Happy Birthday Edgar Allan Poe!

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(Card made by my wonderfully creative wife)

Were he still alive, Edgar Allan Poe would be 207 today. If you haven’t read all of his stories, stop wasting your time on my dumb blog and check them out. It would be rather difficult for me to overstate how much I love Poe. Teaching English, I’ve had to read the Tell-Tale Heart, the Cask of Amontillado, and Masque of the Red Death more times than I can count, and I still get excited every time I get the opportunity to go back to them. There’s so many other great tales though. The Black CatThe Imp of the Perverse, and Fall of the House of Usher are some of my other favourites, but he wrote plenty more that are equally as brilliant.

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The pictured books are just some cheap collections I’ve picked up in the last few years. There are countless editions of Poe’s works out there, and I can’t recommend any in particular. (I will say, as I have said before, that the Complete Poetry Collection is a handy one for taking into the bathroom on a slow Sunday morning.) When I get rich, I’m going to buy a hardback edition of his collected works for my fine mahogany bookshelves. I’d also love a copy of Tales of Mystery and Imagination with the illustrations by Harry Clarke, but I guess shitty thrift store collections and the internet will have to suffice until I hit the big time. Anyways, Happy Birthday Edgar!!!

And just so ye know; I’m right in the middle of the busiest part of my course at the moment, and this blog might get a little slow for the next month or so, but don’t fret; it won’t be long until I get to put down the textbooks and take up some quaint and curious volumes of forgotten lore!

Here is just some of the utter garbage that I’ve picked up recently:2016-01-13 22.56.47

The World’s Most Famous Ghosts – Daniel Cohen

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Archway Pocket Books – 1985

I picked this one up as part of a collection a few weeks ago. I’m not really interested in ghosts, and I’m pretty sure this is a kids’ book, but its size and short chapters made this a perfect book for some potty-reading.

So this is a collection of accounts of different ghosts and hauntings, from the ghost of Abraham Lincoln to the Flying Dutchman. It’s written in the style of writing that 12 year olds are taught to use; every paragraph in here has an introductory sentence and a concluding sentence that rephrases the introductory sentence (Teachers call this the sandwich or hamburger paragraph.). What follows is an actual paragraph from the book:

The local people were very happy. They gave Dickie all the credit. They said he didn’t want noisy trains so close to his home. So he used his supernatural powers to stop them. Dickie is a great favourite.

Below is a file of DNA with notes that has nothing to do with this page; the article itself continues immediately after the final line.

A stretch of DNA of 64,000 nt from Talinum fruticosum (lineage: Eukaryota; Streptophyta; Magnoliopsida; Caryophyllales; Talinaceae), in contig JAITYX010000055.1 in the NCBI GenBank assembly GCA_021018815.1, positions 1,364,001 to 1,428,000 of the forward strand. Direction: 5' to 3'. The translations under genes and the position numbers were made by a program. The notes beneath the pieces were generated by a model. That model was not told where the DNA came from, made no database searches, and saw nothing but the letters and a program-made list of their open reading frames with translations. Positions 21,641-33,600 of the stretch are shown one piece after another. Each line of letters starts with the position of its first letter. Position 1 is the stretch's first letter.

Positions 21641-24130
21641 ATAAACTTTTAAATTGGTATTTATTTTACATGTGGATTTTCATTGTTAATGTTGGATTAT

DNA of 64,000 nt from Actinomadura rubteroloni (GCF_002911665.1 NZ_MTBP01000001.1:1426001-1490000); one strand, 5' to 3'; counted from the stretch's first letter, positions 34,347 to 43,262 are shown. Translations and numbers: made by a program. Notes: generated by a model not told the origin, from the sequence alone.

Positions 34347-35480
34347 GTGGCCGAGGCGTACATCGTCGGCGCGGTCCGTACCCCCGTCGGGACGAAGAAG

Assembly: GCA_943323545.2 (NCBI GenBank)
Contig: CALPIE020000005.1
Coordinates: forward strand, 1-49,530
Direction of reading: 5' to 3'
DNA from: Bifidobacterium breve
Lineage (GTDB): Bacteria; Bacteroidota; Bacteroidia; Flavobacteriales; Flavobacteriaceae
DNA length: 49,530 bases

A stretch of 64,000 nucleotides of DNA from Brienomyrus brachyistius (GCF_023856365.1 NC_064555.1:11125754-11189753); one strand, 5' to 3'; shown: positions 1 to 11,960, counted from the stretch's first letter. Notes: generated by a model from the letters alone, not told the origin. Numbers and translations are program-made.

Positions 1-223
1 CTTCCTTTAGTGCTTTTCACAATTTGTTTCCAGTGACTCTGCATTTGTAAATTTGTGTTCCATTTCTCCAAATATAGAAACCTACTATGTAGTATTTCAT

Come on Daniel! You’re an author; please try to use some complex or compound sentences!

While it doesn’t contain the most eloquent writing in the world, it does contain some cool stories ( And I mean, the writing is bad, but it’s not Gothic Ghosts bad.). I like the chapter on Sarah Winchester, the millionaire’s mad widow who designed a mansion to house ghosts. There’s also the tale of the Baychimo, a ghost ship from Vancouver. I’ll definitely be doing a little more research on that one. The section I found most interesting though, was the chapter on the Screaming Skulls. These cacophonic crania are alledged to shriek whenever they are moved from their particular resting spots in certain  English mansions. I looked the skulls up, and I found the following on their wikipedia page:

skull
Whoever captioned that is a genius.

Like I said, I’m not hugely interested in ghosts, and I can’t say I believe in them, but three days ago, I spent about half an hour in the certainty that my home had been invaded by a poltergeist. My wife and I were sitting down, watching tv when our couch was lifted half a foot off the ground and instantly dropped back down. We don’t have any room-mates or pets, and nothing else in the room had moved. Neither of us had stirred, and our couch is right up against the wall, so we were able to deduce that whatever had done this wasn’t visible.  It wasn’t just a little bump either; this is a heavy couch, and it would take something very powerful to move it with the two of us sitting on it. Now I’ve spent the last two weeks reading books about ghosts and monsters, and so I immediately assumed that we were under some kind of infernal assault. I thought that I had perhaps awoken an evil spirit through my perusal of forbidden texts. I couldn’t sit back on that couch again without a weapon in my hand, and so I took down my trusty bullwhip from its mount and prepared to give 50 lashes to any intrusive ghoul! On seeing that I was ready for business, the spectre took his leave, and we were free to watch tv in relative peace. A while later, my wife checked facebook and saw that there had actually been an earthquake. I had never experienced an earthquake before, and so the thought hadn’t really crossed my mind. It was pretty funny to see how easily my scepticism was shaken in just a few moments of uncertainty.